Step 2 – Clean your containers in soapy water. Next, create drainage holes in the bottom of containers. You can use a Xacto knife to do this but I found that using a cordless drill is much easier and faster. All of your containers will require drainage holes along the bottom to allow the water to drain out so the seeds won’t drown.

If you’re using milk jugs or soda bottles, you will need to cut the container in half using a pair of scissors, leaving a hinge for opening the entire top portion.

Step 3 – Create holes in the tops covering to allow rain and moisture to enter the containers. Keep the holes small, to begin with, as temperatures get warmer in spring, you can widen them to allow the plants to gradually harden off. For milk jugs, soda bottles or pop bottles you can skip the holes at the top because you can simply leave the caps off rather than creating holes.

Step 4 – Add potting mix to the containers. Make sure you use potting mix, not garden soil because garden soil could be full of weed seeds. Also, it’s important to buy a good potting mix, don’t go the “dirt cheap” dollar bags of dirt. Cheap dirt may turn into a rock once wet and the seeds will have a hard time germinating.

Step 5 – Wet down the potting mix thoroughly with water, and allow the containers to drain before sowing seeds. If your potting mix is dry, water it a few time to make sure the soil is evenly moist.

You can water the container after sowing seeds. But I prefer to water the potting mix in the container before sowing to avoid the unwanted spacing between the seeds.

Step 6 – Sow seeds on the top of the potting mix. Generally, smaller seeds on the surface and larger seeds should be planted more deeply.

The number of seeds you wish to plant is up to you. But it’s recommended that sowing more seeds than you think you will need because germination rates can be lower than if grown in ideal conditions. But don’t sow too thickly, they will be crowed each other out once they have grown into seedlings.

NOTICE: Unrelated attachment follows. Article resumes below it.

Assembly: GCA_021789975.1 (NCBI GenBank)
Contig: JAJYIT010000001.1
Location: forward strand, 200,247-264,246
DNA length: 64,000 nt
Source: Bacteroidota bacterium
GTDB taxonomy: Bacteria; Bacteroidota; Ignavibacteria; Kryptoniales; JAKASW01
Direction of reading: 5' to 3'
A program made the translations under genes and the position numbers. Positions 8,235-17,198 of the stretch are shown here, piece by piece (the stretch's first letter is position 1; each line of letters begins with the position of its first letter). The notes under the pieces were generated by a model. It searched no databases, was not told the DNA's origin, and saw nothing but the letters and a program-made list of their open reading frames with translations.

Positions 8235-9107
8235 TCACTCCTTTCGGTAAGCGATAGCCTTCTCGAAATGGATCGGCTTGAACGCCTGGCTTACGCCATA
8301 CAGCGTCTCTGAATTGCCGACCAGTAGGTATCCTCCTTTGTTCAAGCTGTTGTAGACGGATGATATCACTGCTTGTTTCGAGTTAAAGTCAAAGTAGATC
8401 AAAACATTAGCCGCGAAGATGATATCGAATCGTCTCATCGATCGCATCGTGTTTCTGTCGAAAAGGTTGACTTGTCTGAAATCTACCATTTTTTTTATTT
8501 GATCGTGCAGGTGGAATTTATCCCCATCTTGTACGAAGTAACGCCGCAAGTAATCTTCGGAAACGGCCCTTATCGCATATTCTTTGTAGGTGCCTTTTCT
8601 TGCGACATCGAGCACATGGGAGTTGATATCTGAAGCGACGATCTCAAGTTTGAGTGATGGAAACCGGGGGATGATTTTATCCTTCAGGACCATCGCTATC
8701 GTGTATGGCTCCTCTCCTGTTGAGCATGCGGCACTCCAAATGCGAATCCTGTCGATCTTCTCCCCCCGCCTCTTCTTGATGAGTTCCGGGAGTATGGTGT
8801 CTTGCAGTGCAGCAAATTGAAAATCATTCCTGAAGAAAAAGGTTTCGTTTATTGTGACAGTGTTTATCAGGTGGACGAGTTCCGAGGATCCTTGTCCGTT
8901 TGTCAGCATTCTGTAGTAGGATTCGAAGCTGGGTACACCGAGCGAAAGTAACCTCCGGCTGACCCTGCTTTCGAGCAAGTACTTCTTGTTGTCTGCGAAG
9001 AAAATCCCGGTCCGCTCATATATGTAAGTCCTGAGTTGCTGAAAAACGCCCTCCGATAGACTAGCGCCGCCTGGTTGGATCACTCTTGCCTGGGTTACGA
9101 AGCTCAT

Step 7 – Label your containers. You may think you will remember, but chances are good you won’t. You can write on duct tape or write directly on the top of the container using a pencil or a Sharpie, but these both will fade eventually.

I recommend using a tape, put it on the bottom of the container so the writing never fade.

Step 8 – Tape the containers closed. You can use 3M duty tape or Heavy duty tape.

Step 9 – Place your winter sown containers outside. Just make sure your containers are in a spot where:

  • They are protected from heavy wind
  • Will receive moisture and full sun
  • Away from animals or kids

Not a lot of care is required for winter sown seed containers once they are outside. However, once the weather begins to warm, you will need to check your containers regularly. You can add more holes to the lid of your containers to harden off plants. Also, make sure water your containers when they become dry.